Racial Turmoil At Meta As Company Favors Foreigners
By Joe Guzzardi
Meta Platforms, until October 2021 known as Facebook, is in turmoil. Infamous for its commitment to employing H-1B workers, and simultaneously undermining qualified U.S. tech workers’ careers, the Silicon Valley titan is finally getting its just rewards.
Sheryl Sandberg, a Facebook fixture for 14 years, and as Chief Operating Officer the No. 2 behind Mark Zuckerberg, will be leaving this fall. Some analysts have been long-critical of Sandberg, net worth $1.6 billion, and have pushed for at least two years for her ousting. Zuckerberg and Sandberg disagreed over Metaverse’s vision.
Since Sandberg’s COO replacement, Julian Oliver, has been named, her departure is unlikely to have further measurable negative effect on Meta. But, Oliver will have to assume the responsibility for pulling Meta out of the steady, deep decline the company is struggling with.
Meta Platform’s key Facebook products have grown old. The number of young people actively using Facebook and Instagram has drifted to TikTok which users see as more compelling. Today, TikTok, dominates the social media industry in screen time, and Amazon has become a leading player in the advertising industry.
Then, to the dismay of its shareholders, the Meta stock price’s plunge in recent weeks has slashed the market cap by about 50 percent to $529 billion from an all-time high, and has cut Zuckerberg’s net worth to about $84 billion. As of June 7, Meta stock has stabilized at $196 per share, 14 percent above its low for the year.
In February, Facebook agreed to pay $90 million to settle a privacy lawsuit which claimed that it impermissibly tracked users after they logged out, and sold their personal information to enrich the company. Along the same lines, in January, the British watchdog group, Financial Conduct Authority, sued Meta for $3.2 billion on behalf of individuals who used Facebook in the UK between 2015 to 2019. The lawsuit claims that Facebook made its users submit personal data in order to access the platform and thereby earned billions of dollars from the tactic, Reuters reported.
For Meta, the bad news keeps piling up. Qualified black applicants have charged Facebook with shutting them out of key positions because they aren’t a “culture fit,” a possible reference to the large number of Chinese and Indian H-1B visa employees on the staff. Multiple reports allege that hiring managers confirmed to black candidates during interviews that they “could do the job” before using the “culture-fit” excuse to reject the candidate.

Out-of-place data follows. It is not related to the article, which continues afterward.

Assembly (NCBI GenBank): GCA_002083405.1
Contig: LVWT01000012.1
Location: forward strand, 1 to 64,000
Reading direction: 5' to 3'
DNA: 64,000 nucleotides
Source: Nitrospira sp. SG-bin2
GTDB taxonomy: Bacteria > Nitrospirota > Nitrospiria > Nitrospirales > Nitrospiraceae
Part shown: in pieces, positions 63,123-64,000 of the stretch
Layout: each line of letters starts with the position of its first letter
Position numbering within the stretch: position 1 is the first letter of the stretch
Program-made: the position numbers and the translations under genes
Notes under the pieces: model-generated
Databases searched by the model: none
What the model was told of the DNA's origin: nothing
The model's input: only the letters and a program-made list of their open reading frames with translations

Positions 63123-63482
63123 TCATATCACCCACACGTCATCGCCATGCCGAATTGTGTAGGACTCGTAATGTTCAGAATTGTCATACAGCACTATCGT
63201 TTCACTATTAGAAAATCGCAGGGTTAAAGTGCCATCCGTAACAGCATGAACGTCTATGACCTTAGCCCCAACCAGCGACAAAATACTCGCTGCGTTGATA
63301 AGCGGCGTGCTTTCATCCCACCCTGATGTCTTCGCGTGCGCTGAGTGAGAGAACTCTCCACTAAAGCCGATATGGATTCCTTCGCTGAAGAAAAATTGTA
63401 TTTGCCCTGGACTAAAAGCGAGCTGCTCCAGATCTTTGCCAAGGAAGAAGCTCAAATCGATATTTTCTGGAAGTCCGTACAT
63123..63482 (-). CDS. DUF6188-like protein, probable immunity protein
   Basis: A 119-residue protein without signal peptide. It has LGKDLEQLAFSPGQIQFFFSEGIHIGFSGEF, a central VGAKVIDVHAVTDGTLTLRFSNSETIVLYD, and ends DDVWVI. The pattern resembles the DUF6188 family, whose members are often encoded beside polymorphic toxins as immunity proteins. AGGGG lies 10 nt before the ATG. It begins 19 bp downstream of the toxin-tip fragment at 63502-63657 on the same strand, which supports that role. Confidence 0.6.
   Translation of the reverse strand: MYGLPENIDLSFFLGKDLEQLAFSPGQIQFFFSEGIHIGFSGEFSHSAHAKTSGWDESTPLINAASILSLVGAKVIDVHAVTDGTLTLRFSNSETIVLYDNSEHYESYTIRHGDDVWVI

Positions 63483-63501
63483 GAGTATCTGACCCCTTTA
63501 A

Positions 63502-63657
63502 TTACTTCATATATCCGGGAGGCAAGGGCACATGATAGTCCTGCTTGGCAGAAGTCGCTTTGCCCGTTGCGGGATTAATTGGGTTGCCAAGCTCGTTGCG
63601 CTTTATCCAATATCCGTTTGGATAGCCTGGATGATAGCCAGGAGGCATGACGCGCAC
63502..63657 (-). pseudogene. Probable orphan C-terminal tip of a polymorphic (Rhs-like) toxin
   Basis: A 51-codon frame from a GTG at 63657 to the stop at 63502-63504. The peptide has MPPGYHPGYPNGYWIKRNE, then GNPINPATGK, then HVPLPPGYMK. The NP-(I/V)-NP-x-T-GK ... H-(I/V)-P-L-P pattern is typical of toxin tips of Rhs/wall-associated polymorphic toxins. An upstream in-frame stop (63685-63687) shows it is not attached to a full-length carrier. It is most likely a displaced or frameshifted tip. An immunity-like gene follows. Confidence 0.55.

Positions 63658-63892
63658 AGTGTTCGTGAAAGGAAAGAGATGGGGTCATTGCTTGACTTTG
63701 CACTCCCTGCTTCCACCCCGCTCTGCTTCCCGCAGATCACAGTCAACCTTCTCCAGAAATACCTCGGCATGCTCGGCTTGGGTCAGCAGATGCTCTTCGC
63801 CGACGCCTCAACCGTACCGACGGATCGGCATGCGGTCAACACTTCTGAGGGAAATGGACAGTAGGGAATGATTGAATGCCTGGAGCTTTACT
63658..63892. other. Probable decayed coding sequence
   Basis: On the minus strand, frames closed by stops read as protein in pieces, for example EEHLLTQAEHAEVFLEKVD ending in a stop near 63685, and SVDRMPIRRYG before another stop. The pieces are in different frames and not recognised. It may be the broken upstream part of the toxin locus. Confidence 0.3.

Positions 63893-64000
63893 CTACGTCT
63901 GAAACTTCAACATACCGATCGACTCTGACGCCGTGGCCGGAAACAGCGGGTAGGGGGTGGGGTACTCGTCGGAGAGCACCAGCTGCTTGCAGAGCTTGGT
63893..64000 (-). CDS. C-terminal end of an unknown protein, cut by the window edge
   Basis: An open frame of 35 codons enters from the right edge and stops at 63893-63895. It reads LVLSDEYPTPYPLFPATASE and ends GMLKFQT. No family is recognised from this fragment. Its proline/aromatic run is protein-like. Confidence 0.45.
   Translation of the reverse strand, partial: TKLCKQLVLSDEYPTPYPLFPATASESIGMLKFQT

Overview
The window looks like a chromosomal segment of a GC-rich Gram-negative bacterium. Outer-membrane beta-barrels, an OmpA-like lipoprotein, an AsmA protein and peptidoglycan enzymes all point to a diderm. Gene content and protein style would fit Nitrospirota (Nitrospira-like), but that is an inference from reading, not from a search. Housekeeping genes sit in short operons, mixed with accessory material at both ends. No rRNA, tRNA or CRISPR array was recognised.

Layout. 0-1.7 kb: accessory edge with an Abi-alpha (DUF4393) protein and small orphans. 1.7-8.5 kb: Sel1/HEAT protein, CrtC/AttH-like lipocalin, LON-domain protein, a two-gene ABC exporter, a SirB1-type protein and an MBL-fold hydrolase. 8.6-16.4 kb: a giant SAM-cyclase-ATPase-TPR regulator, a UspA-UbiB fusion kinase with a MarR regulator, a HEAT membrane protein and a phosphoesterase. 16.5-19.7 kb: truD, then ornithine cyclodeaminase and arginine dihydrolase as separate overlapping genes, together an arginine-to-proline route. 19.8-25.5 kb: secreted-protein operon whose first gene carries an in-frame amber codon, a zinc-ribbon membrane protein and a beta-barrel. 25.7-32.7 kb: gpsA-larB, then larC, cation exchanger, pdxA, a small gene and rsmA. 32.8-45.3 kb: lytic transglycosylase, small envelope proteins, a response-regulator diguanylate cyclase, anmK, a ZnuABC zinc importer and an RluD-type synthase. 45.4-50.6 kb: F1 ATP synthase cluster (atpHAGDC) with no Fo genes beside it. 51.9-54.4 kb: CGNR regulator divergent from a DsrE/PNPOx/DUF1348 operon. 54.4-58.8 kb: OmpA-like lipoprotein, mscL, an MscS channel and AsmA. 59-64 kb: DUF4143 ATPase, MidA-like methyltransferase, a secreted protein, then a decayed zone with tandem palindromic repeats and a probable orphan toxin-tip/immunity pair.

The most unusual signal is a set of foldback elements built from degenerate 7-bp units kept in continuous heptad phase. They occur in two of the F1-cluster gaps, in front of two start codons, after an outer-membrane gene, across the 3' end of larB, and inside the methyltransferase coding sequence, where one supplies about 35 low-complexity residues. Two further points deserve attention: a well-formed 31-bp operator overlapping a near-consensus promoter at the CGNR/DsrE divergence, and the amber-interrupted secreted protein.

Facebook pledges to add 30 percent more people of color in leadership positions by 2025, but it has a long way to go. Despite incessantly touting the company’s commitment to diversity, Facebook’s 2020 Diversity Report showed little progress. Blacks and Hispanics in key technical roles increased year-over-year, from 1 percent to 1.7 percent for blacks and from 3 percent to 4.3 percent for Hispanics. Moreover, since last summer, the Equal Employment Opportunity Commission is investigating bias claims against Facebook and has recently upgraded its inquiry into a systemic probe that could lead to broader charges.
Meta not only denies middle-management jobs to blacks and Hispanics. The company prefers cheaper, more subservient foreign-born H-1B workers to U.S. tech graduates, a constant in its hiring practices. Zuckerberg, both directly through his congressional testimony and also through FWD.us, the pro-amnesty group he created, staunchly supports higher immigration.
Last year, the Department of Labor and the Department of Justice settled employment discrimination suits against Facebook. Although the settlement sums were paltry for the tech giant, $4.75 million, a DOL civil penalty payable to the federal government and, from the DOJ, up to $9.5 million due the injured parties, Facebook should assume that the charges against it are a warning to clean up its anti-U.S. tech worker bias.
Meta needs a public relations overhaul. An easy place to begin would be to hire U.S. tech workers. Figuratively, Facebook’s image has taken a bigger hit than its net worth. With more than a half-trillion current net worth, even after the stock market blood bath, Meta Platforms/Facebook can afford to hire skilled U.S. tech workers.